France's Jean Zay supercomputer, one of the most powerful computers in the world and part of the Top500, is now the first HPC to have a photonic coprocessor meaning it transmits and processes information using light. The development represents a first for the industry.
The breakthrough was made during a pilot program that saw LightOn collaborate with GENCI and IDRIS. Igor Carron, LightOn’s CEO and co-founder said in a press release: “This pilot program integrating a new computing technology within one of the world’s Supercomputers would not have been possible without the particular commitment of visionary agencies such as GENCI and IDRIS/CNRS. Together with the emergence of Quantum Computing, this world premiere strengthens our view that the next step after exascale supercomputing will be about hybrid computing.”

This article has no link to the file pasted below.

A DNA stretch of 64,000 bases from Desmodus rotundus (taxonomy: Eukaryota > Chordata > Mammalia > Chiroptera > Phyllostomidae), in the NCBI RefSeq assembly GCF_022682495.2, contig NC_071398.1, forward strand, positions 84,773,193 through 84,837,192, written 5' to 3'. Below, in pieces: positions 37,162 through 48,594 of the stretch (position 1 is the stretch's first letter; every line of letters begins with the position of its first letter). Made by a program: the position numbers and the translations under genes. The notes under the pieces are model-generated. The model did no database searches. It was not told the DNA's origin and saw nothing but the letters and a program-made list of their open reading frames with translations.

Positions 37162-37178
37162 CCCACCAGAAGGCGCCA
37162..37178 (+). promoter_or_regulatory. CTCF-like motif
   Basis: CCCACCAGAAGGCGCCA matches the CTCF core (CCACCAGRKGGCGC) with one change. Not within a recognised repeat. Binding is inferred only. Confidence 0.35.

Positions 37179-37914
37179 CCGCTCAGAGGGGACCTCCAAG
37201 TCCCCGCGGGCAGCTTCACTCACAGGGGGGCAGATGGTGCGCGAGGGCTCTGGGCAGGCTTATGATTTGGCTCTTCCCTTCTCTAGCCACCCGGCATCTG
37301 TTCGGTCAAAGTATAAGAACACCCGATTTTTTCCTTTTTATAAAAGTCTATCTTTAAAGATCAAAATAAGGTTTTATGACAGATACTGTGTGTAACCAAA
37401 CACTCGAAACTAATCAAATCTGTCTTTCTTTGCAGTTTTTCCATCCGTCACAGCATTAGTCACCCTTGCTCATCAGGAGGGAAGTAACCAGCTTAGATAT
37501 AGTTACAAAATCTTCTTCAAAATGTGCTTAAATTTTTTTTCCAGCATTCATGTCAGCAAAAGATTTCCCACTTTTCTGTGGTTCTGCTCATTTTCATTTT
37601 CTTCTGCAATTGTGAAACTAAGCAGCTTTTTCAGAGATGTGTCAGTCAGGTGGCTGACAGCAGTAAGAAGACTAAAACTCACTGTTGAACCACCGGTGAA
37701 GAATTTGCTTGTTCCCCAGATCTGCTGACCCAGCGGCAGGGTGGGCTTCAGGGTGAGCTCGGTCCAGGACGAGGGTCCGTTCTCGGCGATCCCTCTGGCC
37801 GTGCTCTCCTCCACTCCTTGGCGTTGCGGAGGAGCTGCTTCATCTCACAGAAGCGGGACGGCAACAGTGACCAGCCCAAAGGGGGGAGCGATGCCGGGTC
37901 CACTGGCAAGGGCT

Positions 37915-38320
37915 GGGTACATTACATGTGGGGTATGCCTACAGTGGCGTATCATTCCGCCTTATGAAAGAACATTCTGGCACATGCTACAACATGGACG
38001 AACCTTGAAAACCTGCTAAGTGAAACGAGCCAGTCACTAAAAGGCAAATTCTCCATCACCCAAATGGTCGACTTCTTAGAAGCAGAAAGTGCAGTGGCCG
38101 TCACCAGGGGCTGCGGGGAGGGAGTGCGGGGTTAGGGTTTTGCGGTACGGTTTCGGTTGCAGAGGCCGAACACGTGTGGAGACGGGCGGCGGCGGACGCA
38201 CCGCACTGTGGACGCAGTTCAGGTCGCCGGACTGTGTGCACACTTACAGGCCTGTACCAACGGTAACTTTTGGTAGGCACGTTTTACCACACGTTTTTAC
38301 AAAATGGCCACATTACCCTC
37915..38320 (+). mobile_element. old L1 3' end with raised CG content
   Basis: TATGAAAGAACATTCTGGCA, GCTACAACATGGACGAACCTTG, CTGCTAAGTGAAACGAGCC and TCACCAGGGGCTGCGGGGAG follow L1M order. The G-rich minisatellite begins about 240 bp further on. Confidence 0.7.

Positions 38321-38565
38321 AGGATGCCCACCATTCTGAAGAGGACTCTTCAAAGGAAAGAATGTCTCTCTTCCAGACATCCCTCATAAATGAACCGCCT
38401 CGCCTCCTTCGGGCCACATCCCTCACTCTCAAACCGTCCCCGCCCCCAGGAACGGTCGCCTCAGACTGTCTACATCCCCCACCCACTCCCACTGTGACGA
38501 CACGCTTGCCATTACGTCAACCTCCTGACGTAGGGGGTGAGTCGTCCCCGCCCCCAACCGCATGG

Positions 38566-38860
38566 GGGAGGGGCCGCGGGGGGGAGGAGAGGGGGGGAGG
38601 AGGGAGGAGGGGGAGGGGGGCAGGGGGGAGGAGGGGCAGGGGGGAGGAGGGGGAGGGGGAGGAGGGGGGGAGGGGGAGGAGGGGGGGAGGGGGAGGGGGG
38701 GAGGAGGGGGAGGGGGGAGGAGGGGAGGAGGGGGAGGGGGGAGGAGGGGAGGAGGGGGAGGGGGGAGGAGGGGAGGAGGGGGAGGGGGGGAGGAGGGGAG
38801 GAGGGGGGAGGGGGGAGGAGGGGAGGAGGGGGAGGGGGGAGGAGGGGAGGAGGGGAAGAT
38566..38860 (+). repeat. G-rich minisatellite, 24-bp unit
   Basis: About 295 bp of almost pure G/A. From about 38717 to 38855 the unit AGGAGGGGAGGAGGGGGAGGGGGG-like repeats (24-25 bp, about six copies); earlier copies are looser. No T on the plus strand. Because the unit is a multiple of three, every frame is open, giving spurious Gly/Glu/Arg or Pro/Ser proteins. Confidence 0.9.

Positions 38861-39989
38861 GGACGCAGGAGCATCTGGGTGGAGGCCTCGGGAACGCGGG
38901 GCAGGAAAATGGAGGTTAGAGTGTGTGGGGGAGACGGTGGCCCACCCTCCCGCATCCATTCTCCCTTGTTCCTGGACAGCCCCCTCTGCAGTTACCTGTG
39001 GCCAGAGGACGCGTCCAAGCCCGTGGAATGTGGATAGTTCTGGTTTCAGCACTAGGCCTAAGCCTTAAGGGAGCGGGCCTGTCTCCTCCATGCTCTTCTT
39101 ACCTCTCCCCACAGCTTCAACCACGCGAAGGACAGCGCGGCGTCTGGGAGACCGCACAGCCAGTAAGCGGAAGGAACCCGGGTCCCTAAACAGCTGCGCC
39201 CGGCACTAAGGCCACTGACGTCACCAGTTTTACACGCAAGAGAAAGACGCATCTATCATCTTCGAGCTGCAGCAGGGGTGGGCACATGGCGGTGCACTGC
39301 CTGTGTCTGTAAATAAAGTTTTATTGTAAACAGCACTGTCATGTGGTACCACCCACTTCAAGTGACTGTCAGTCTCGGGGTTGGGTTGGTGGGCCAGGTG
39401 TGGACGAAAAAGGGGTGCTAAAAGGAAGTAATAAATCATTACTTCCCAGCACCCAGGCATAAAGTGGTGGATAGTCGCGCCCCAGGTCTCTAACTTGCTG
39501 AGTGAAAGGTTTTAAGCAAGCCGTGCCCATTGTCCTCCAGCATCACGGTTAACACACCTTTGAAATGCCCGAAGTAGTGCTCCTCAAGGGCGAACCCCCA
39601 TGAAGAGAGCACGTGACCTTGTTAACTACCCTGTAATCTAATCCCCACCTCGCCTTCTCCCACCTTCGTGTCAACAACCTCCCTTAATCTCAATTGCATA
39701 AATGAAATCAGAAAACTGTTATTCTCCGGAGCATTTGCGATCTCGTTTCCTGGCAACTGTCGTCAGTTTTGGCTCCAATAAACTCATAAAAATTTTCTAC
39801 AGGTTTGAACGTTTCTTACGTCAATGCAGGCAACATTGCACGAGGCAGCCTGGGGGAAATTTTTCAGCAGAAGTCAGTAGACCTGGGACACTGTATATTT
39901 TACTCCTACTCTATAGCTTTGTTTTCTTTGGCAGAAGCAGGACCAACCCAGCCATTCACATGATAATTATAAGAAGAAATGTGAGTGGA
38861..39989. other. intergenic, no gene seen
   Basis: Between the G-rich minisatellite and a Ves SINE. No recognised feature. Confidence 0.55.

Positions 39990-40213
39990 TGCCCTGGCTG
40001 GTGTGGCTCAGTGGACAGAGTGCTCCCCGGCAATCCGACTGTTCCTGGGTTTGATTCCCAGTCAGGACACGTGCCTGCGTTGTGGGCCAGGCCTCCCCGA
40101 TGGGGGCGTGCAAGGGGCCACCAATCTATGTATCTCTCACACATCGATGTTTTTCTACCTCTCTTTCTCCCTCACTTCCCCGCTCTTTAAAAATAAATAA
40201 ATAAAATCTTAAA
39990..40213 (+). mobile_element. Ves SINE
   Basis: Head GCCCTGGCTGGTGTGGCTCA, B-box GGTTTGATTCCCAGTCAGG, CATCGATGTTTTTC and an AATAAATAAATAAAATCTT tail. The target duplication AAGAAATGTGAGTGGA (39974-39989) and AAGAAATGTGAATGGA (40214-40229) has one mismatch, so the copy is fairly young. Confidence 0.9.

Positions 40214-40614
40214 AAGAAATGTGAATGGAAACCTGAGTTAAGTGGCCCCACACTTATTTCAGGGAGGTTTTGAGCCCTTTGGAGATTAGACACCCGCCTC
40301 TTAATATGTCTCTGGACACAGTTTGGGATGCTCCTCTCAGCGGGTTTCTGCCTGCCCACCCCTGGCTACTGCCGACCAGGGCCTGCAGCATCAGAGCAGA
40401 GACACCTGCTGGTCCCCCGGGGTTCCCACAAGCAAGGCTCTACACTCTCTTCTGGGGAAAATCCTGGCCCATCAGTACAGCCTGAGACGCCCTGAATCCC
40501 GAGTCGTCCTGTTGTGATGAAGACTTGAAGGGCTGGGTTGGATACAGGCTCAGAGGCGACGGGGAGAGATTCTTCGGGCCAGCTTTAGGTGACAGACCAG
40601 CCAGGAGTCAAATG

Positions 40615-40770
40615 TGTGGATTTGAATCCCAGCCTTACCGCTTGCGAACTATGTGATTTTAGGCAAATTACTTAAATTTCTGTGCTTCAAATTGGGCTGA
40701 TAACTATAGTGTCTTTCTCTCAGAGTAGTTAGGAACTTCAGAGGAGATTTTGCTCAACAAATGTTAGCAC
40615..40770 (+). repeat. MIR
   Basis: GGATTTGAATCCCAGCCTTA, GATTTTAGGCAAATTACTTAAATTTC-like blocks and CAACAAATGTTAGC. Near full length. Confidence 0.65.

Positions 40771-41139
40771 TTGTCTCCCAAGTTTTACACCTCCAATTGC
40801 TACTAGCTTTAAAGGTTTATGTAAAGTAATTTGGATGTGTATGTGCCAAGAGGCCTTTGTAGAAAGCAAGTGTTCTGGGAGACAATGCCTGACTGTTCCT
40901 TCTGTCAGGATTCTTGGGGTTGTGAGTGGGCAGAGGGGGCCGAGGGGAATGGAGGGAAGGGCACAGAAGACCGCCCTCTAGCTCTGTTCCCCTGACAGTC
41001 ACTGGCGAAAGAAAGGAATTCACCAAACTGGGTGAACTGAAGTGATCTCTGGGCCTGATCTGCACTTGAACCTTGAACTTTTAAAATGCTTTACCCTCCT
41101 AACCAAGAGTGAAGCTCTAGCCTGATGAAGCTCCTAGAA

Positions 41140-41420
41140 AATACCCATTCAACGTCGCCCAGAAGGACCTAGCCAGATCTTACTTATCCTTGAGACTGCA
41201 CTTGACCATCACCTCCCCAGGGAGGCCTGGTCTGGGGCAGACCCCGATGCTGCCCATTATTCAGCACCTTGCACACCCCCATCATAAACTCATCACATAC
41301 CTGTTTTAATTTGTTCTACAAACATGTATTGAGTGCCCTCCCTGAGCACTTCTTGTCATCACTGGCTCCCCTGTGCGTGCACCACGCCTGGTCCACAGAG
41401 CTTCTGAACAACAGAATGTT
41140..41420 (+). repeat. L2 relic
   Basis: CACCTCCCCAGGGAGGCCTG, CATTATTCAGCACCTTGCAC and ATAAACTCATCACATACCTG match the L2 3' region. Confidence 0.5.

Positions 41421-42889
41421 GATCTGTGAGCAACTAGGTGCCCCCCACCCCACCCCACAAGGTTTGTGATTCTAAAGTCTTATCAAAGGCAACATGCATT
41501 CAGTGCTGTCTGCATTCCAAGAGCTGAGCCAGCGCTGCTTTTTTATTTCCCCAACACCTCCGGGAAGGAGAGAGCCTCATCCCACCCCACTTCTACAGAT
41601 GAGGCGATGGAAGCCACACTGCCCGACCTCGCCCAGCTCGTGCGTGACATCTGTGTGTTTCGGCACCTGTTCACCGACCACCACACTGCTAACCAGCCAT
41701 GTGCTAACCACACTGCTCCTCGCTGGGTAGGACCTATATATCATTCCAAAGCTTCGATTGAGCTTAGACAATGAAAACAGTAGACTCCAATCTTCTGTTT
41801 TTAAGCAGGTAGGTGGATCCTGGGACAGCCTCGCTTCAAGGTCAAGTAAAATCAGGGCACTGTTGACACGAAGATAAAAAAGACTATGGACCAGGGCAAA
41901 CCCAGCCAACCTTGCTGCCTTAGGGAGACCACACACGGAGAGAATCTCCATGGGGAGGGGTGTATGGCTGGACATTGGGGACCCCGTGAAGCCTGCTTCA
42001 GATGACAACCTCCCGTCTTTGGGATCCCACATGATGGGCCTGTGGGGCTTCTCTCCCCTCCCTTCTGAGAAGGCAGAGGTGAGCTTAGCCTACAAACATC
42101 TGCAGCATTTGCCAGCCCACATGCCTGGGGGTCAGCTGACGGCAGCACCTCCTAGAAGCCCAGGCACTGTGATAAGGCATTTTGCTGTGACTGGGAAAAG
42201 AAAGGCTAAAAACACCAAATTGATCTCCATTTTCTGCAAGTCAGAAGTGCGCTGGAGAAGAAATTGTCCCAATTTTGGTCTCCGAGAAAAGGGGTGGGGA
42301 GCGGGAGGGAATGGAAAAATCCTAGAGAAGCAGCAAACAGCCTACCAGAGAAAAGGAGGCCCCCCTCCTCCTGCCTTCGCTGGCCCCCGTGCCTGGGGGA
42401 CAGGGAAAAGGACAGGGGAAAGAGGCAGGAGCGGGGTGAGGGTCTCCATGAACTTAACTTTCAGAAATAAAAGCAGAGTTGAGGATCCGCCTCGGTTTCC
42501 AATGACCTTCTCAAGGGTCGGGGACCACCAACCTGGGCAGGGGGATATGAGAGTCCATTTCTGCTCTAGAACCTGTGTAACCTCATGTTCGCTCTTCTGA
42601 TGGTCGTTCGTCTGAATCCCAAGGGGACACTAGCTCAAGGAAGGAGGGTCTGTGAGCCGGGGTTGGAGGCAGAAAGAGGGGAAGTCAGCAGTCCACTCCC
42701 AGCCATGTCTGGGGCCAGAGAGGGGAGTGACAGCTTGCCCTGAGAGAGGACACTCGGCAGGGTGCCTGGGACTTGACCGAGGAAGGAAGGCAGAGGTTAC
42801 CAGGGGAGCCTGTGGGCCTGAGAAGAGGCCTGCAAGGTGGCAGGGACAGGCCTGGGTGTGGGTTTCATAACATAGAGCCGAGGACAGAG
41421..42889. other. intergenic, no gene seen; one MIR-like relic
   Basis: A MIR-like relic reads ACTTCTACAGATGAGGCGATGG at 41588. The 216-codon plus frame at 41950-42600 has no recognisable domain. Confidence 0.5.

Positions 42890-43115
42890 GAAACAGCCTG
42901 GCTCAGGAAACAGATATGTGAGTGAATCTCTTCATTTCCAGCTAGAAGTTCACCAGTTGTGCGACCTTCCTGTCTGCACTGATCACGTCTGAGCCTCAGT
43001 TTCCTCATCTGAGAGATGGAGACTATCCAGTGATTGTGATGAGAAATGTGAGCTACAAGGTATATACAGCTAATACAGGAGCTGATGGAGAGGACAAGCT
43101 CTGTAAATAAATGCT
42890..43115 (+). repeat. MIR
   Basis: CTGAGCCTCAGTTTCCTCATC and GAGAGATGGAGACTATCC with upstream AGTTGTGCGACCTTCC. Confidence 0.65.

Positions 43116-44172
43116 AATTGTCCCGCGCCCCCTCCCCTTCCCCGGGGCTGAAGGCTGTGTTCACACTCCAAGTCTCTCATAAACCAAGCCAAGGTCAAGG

The technology will now be offered to select users of the Jean Zay research community over the next few months who will use the device to undertake research on machine learning foundations, differential privacy, satellite imaging analysis, and natural language processing (NLP) tasks. LightOn’s technology has already been successfully used by a community of researchers since 2018.
Supercomputers have come a long way in the past few years. In June of 2018, it was announced that the United States Department of Energy had the world's latest and most powerful supercomputer called Summit.
Summit operated at 200 petaflops while at maximum capacity, achieving 200 quadrillion calculations each second. The numbers at the time outperformed China's Sunway TaihuLight's 93 petaflop capacity as well as the U.S.'s previous record-holder Titan.
Then in June of 2020, it was revealed that Japan's latest supercomputer Fugaku had the fastest computing speed in the world according to the Top500, the same ranking that Jean Zay was featured in. The event marked the first time in nine years that a Japanese supercomputer nabbed first place.